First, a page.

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The effect of sexual health education on sexual activity, sexual quality of life, and sexual violence in pregnancy: a prospective randomized controlled trial

  • Alizadeh, Shiva1
  • Riazi, Hedyeh2
  • Majd, Hamid Alavi2
  • Ozgoli, Giti2
  • 1 Hormozgan University of Medical Sciences, Bandar Abbas, Iran , Bandar Abbas (Iran)
  • 2 Shahid Beheshti University of Medical Sciences, Tehran, Iran , Tehran (Iran)
Published Article
BMC Pregnancy and Childbirth
Springer (Biomed Central Ltd.)
Publication Date
Apr 26, 2021
DOI: 10.1186/s12884-021-03803-8
Springer Nature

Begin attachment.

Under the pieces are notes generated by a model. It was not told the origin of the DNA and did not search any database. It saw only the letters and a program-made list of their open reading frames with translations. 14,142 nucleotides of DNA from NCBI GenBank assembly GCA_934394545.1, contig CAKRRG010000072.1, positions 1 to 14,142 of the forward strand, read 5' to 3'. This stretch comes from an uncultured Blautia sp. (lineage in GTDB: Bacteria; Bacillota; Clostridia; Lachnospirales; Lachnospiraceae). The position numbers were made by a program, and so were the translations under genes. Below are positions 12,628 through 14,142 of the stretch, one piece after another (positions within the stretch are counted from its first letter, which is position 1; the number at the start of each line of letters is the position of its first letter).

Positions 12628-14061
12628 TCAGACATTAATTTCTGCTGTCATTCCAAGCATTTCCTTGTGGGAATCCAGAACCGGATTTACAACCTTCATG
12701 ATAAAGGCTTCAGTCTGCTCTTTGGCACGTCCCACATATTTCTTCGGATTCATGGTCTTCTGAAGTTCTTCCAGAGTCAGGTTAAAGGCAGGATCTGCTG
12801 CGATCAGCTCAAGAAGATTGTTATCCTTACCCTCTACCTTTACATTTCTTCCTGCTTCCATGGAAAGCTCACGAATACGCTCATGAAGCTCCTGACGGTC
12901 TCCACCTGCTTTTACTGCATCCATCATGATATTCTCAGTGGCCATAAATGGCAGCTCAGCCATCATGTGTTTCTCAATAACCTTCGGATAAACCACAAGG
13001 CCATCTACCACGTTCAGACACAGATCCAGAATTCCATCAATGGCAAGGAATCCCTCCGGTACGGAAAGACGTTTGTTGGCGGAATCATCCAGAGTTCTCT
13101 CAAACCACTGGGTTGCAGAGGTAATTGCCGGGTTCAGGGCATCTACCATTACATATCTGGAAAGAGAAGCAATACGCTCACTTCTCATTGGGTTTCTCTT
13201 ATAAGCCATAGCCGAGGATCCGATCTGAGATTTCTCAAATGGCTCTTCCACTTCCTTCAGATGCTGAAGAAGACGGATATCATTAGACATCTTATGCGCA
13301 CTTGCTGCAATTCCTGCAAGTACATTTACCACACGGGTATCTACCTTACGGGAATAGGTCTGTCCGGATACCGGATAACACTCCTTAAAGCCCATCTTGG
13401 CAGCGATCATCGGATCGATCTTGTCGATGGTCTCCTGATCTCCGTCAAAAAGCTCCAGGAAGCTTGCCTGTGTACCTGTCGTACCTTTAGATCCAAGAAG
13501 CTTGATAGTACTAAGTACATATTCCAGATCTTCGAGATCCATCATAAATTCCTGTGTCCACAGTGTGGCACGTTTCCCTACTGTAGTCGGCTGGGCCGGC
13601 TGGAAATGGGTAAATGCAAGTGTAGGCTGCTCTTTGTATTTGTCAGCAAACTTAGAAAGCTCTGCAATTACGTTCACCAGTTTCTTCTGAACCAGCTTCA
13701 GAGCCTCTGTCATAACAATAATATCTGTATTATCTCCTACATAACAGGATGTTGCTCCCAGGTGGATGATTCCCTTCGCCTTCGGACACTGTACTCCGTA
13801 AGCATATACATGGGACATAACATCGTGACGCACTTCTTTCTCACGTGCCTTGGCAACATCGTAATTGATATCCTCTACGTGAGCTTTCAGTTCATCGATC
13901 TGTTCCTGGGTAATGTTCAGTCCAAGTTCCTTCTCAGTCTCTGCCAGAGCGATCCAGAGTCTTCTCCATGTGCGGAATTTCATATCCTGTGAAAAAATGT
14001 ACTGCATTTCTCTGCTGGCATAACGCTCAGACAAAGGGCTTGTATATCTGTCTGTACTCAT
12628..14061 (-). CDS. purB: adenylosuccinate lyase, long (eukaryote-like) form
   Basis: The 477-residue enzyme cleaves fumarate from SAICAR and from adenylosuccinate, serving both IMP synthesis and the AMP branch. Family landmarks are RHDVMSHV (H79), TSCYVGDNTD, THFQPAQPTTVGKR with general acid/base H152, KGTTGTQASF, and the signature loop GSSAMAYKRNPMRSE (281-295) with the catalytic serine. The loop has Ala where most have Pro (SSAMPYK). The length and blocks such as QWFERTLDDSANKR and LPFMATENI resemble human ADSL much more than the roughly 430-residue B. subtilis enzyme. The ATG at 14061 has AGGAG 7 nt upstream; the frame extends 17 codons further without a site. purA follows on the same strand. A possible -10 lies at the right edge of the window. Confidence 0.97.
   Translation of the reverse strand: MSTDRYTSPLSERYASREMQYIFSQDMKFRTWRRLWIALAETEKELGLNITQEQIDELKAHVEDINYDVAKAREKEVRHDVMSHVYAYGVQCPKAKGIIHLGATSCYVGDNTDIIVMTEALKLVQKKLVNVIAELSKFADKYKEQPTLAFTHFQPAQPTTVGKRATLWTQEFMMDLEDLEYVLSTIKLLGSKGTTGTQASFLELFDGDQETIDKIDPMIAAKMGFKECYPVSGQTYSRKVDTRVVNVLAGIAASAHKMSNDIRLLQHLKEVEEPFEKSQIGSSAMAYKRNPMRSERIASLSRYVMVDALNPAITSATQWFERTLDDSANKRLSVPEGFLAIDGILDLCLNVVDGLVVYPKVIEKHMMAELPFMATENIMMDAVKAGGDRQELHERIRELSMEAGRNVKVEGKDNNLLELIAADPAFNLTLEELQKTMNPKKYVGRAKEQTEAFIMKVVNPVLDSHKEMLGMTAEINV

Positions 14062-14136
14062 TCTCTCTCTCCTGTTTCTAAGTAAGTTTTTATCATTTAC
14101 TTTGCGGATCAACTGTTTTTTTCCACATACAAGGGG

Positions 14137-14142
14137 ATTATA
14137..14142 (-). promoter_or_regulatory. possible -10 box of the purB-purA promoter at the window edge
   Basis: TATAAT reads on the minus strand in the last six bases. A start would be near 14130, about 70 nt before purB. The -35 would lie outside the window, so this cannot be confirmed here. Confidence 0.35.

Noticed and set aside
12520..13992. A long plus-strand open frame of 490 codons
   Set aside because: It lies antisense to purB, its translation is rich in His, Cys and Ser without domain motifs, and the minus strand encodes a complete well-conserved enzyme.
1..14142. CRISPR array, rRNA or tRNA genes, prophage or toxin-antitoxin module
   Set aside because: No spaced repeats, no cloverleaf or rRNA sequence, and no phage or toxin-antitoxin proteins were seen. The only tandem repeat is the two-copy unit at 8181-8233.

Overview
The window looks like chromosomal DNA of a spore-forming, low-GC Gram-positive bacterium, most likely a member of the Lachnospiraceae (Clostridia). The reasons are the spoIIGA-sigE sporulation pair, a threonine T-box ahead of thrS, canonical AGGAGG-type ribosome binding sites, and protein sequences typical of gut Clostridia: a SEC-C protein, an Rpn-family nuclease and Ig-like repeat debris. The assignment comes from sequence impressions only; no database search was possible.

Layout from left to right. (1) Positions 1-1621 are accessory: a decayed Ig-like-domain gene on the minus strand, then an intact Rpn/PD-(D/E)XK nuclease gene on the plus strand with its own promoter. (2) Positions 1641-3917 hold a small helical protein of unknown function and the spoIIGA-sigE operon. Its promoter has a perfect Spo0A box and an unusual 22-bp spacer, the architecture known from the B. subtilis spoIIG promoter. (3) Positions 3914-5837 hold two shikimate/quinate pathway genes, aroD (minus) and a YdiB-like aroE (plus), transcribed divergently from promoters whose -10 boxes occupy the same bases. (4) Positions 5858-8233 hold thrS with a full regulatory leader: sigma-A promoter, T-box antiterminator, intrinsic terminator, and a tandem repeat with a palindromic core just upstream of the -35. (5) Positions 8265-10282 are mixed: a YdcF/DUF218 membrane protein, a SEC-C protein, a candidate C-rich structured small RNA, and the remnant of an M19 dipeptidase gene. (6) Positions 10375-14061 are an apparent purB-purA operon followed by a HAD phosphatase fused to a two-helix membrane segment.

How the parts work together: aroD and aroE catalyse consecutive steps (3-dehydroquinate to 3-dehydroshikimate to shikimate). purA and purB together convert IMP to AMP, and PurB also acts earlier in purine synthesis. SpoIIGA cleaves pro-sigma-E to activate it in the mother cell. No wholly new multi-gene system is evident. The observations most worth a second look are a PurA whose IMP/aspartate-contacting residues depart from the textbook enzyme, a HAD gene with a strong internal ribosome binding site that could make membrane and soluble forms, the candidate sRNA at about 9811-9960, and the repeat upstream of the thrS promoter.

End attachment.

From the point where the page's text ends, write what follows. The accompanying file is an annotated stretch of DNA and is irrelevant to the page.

BackgroundSome women avoid sexual intercourse during pregnancy due to the physiological changes they undergo during this period as well as their fear of causing harm to the fetus and to themselves, which can lead to problems in sexual health. The aim of the present study was to investigate the effects of a sexual health education package on the dimensions of sexual health in pregnant women.MethodsThis randomized, longitudinal, clinical trial was carried out in 2018–2019 on 154 pregnant women in early to late pregnancy who presented to comprehensive health centers in Rasht, Iran, and were divided into three groups: Group A or the training group (50 participants), Group B or the self-training group (53 participants), and Group C or the control group (51 participants). The study tools included the Pregnancy Sexual Response Inventory (PSRI), the Sexual Quality of Life-Female (SQOL-F) and the Sexual Violence Questionnaire. The dimensions of sexual health were examined before beginning each intervention in each trimester of pregnancy and then at the end of pregnancy using these questionnaires. The collected data were analyzed using statistical tests, namely the Chi-square test, one-way ANOVA, Cochrane’s test, and the repeated measures ANOVA at a significance level of P < 0.05.ResultsThere was no statistically significant difference in the mean total scores of SQOL-F and PSRI in the three groups at baseline. As for the intergroup results, there was a statistically significant difference in the mean score of SQOL-F and PSRI at the end of pregnancy. The mean scores of PSRI and SQOL-F in the training group (Group A) increased from the beginning to the end of pregnancy compared to the control and self-training groups. As for the intergroup comparisons, there was no statistically significant difference in the mean total scores of sexual violence among the pregnant women in the different groups in the third trimester of pregnancy and at the end of the third trimester. Although sexual violence was not statistically significant, the number of sexually-violated women in the training group decreased during the training period compared to the self-training and control groups.ConclusionThe results obtained in the intervention group compared to the control group revealed the effectiveness of the sexual health education package in terms of improvement in the dimensions of sexual health. According to the results, in order to maintain and promote the sexual health of pregnant women, health care providers are recommended to offer sexual health training during pregnancy along with other health care services.Trial registrationIRCT20190427043398N1; the trial was registered on June 2, 2019. (retrospective registration).

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